WSJ: Amazon Is Filled with Fake Reviews and Bogus Ratings

Jeff Bezos
AFP Photo/Alex Wong

In a recent article, the Wall Street Journal notes that Amazon’s e-commerce platform is still largely populated by fake reviews and inflated product ratings, giving customers an inaccurate view of product quality.

The Wall Street Journal reports in an article titled “Fake Reviews and Inflated Ratings Are Still a Problem for Amazon,” that many Amazon sellers are still offering monetary incentives to customers and purchasing fake reviews in order to boost the rating of their products.
The WSJ provided an example of these practices, writing:

A charging brick recently caught my eye on Amazon. It was a RAVPower-branded two-port fast charger, and it had five stars with over 9,800 ratings. The score seemed suspect but Amazon itself was the seller, so I added it to my cart anyway.

The device arrived a day later, along with a clue to all that customer satisfaction. A small orange insert offered a $35 gift card—roughly half of the product’s price—with instructions on how to redeem the gift: “Email us A. Your order ID (screenshot) B. Your review URL (or screenshot).”

Since the fast-charging tech is new to the market, “We want to see how people like it,” said Donny Dong, vice president of sales at Sunvalley, the parent of RAVPower. He said the company didn’t force customers to leave five stars in order to claim a gift card.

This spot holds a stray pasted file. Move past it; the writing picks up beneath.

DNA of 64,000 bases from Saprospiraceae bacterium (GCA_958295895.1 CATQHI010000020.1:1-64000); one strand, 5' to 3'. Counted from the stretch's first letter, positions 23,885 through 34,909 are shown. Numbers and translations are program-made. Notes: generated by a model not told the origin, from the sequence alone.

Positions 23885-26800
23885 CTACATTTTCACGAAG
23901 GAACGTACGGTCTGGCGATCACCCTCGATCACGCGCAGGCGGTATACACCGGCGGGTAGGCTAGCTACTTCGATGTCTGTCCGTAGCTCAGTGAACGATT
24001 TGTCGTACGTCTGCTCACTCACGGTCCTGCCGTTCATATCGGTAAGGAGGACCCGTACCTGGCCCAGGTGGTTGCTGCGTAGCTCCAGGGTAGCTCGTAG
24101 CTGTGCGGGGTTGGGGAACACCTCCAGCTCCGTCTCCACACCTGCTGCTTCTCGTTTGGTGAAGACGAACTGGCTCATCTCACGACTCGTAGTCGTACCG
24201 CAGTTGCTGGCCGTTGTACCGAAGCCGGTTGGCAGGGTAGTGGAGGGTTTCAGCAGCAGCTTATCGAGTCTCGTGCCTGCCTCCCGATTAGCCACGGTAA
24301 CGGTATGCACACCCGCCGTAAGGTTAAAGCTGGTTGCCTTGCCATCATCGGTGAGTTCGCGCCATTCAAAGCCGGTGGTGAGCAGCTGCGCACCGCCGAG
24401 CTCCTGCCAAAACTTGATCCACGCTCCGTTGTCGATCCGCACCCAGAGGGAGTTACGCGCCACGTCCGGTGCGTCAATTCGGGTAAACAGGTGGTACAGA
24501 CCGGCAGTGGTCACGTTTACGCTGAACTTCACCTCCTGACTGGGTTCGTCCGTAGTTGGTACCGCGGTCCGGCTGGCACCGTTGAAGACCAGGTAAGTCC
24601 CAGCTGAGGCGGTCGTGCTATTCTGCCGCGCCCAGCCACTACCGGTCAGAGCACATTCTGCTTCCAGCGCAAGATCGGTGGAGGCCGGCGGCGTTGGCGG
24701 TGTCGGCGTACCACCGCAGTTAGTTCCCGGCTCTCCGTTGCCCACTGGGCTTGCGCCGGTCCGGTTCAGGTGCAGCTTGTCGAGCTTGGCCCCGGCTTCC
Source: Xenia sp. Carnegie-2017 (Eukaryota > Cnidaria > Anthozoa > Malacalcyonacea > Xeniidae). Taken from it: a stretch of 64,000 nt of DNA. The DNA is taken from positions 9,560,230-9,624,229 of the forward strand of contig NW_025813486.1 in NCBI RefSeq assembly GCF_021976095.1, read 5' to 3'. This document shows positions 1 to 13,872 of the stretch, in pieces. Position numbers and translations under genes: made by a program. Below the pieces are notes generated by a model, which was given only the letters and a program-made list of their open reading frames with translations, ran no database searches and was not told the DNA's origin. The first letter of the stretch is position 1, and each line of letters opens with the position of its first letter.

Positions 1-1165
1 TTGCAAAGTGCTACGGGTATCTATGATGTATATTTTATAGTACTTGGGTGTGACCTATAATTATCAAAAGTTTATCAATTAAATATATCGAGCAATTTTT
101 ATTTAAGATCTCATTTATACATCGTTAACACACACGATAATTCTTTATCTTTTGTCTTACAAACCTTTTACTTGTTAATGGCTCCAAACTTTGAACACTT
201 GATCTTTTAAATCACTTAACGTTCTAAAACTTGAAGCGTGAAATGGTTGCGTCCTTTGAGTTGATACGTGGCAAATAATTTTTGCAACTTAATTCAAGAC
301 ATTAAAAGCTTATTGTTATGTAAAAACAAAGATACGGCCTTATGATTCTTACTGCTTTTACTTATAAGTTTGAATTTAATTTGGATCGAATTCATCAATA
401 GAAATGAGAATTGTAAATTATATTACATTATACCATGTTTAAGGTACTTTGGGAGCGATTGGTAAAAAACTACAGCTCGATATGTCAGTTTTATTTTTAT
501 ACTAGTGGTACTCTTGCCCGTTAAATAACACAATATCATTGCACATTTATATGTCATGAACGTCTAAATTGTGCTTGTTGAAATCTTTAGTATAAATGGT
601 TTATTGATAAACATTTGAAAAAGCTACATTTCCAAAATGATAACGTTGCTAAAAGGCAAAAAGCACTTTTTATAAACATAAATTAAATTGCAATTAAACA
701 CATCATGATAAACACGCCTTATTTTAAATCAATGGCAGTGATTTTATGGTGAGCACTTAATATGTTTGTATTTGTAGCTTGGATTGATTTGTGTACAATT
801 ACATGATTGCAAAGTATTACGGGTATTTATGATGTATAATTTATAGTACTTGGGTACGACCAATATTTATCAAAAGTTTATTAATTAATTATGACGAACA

An Amazon spokesperson informed the WSJ that this practice violates the company’s policy which bans sellers from offering financial rewards for reviews. Amazon has added 50 million Prime members and made profits of over $26 billion since the beginning of the coronavirus pandemic, more than the previous three years combined.

But as the company has grown and Amazon purchases increased, so did review manipulation. Sellers have begun taking advantage of the online shopping craze using new methods to increase ratings on products ranging from cordless vacuums to toilet paper holders.

For shoppers, this means that they can no longer fully trust a “five star” rated item. An Amazon spokesperson said that the company analyzes 10 million reviews a month using a combination of human moderators and machine-learning tools to stop review manipulation. “We will continue to innovate to ensure customers can trust that every review on Amazon is authentic and relevant,” a spokesperson said.

Read more at the Wall Street Journal here.

Lucas Nolan is a reporter for Breitbart News covering issues of free speech and online censorship. Follow him on Twitter @LucasNolan or contact via secure email at the address lucasnolan@protonmail.com

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